After my family left, I had to start yet another year of high school, making it my third time as a senior. Since my old class graduated, I had to join a new class with new people. It was nice though that the teachers already knew me and that there were three other exchange students in my class: Kelsey from the USA, Flavia from Brazil, and Tjarko from Germany. Regardless, school was still boring.
We had Spanish classes on Thursdays and Fridays. Those on Thursday were with a male teacher with whom we would just look at dictionaries and write little stories. Those classes on Friday were with a female teacher with whom we would just read aloud stories and talk about them.
One teacher who I don't think I'll ever forget is Richard Clavijo. He taught my class economy and geoeconomic problems. He was always so critical with the homework and the projects of the students (luckily with the exchange students he wasn't as harsh). In his class if we the exchange students did the work, he gave us smiley faces next to our names because we don't really have grades. He would always come in to the class and shout about the rows of desks saying they're crooked. He would also ALWAYS say "o-ey-ee" (at least 5 times a class) whenever something embarrassing or awkward happened. That actually became pretty funny and now Flavia, Alexis (an exchange student from Switzerland who was in another class but still had Richard as a teacher), and I say it sooo often.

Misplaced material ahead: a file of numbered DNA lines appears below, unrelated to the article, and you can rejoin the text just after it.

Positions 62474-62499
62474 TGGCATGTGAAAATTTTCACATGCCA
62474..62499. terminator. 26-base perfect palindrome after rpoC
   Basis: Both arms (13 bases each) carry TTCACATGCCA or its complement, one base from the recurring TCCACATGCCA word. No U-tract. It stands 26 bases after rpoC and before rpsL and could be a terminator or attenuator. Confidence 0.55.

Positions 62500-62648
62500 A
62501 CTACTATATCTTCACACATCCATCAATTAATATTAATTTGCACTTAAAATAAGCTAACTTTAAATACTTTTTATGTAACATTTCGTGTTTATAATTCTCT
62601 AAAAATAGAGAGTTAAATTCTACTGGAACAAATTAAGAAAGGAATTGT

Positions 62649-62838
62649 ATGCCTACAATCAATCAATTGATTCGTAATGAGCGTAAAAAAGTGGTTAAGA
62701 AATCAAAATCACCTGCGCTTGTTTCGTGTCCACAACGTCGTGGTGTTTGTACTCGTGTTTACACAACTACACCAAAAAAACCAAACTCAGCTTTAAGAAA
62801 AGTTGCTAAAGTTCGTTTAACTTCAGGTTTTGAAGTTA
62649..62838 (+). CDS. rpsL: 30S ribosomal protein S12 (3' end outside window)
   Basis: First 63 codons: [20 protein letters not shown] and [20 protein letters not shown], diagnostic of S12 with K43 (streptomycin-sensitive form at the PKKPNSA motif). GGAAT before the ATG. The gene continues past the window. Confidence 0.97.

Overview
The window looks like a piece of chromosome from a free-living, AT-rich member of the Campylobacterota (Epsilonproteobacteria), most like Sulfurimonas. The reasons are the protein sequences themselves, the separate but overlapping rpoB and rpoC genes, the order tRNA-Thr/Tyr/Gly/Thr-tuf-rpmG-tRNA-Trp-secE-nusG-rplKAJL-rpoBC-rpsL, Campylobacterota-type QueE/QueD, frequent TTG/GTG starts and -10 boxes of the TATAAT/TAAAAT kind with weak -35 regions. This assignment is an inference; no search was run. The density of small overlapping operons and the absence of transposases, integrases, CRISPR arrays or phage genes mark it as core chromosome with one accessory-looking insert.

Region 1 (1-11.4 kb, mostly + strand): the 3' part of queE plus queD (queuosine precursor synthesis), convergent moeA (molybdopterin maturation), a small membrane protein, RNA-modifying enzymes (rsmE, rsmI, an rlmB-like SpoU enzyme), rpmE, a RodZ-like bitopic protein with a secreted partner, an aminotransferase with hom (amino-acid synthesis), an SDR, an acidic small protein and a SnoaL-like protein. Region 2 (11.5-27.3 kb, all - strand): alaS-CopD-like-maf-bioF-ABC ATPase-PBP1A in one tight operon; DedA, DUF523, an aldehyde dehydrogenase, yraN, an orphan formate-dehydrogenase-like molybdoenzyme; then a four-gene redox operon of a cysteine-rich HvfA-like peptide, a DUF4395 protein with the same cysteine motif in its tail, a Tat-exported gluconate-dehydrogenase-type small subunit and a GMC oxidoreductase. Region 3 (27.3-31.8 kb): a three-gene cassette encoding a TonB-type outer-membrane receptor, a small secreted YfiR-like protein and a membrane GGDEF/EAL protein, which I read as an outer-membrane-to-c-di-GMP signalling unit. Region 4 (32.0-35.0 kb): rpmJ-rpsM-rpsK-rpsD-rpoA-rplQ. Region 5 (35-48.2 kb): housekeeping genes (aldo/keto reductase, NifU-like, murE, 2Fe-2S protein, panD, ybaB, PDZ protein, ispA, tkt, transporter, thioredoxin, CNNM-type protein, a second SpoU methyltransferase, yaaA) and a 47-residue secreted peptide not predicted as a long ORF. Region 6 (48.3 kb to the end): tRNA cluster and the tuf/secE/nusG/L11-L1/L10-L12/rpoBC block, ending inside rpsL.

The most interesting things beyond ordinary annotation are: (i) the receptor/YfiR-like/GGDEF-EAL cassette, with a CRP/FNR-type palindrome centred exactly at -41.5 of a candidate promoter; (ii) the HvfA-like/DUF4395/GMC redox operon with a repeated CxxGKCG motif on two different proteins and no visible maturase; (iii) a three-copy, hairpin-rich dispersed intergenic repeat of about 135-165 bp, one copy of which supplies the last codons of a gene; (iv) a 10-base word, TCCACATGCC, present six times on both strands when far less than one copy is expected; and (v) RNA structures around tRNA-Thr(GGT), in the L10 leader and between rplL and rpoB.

Once in Clavijo's class the students were having an organized debate up front. I was near the back with Flavia and my classmate, Jean, who was in front of me, asked me to hand me his backback which was behind me. I leaned back in the chair (plastic, might I add) and left all my weight on one leg, causing that leg to break off. So I was on the floor, the debate was stopped, and everyone was looking at me. I got up and gave a little wave and Richard says "o-ey-ee" while everyone was laughing. How embarrassing.
The broken chair and me
In English class, we had a teacher from Ireland. He had a strong accent and would always mention how Americans use so much slang and so many idioms. He didn't speak any Spanish when he came, but he's learning it now. In his class (the most difficult English class) I mainly just read and occasionally chimed in if he asked me a question. He would only speak English to the students and seemed to continously nagging the students to speak English back. It seemed like a pretty tough class to control because they all just talked so much and didn't like to do work.
English teacher from Ireland
Thursday was my last day at Pacifico. In the morning there were only exams so Richard booted Flavia and me from the class, and we went to the cafe bar place to watch the World Cup with Andres, my buddy from the bar.
Doing the Texan cowboy pose with Andres; Andres wants to go to Texas and be a cowboy so he can say "You lookin' at me?" like in the Western movies.
When we went back to class, we just took a million photos. The next class was with Richard so he made everyone go to the front of the class and said a goodbye message to me. I am going to miss the crazy experiences that I've had in that school.
Johnny's brother and sister!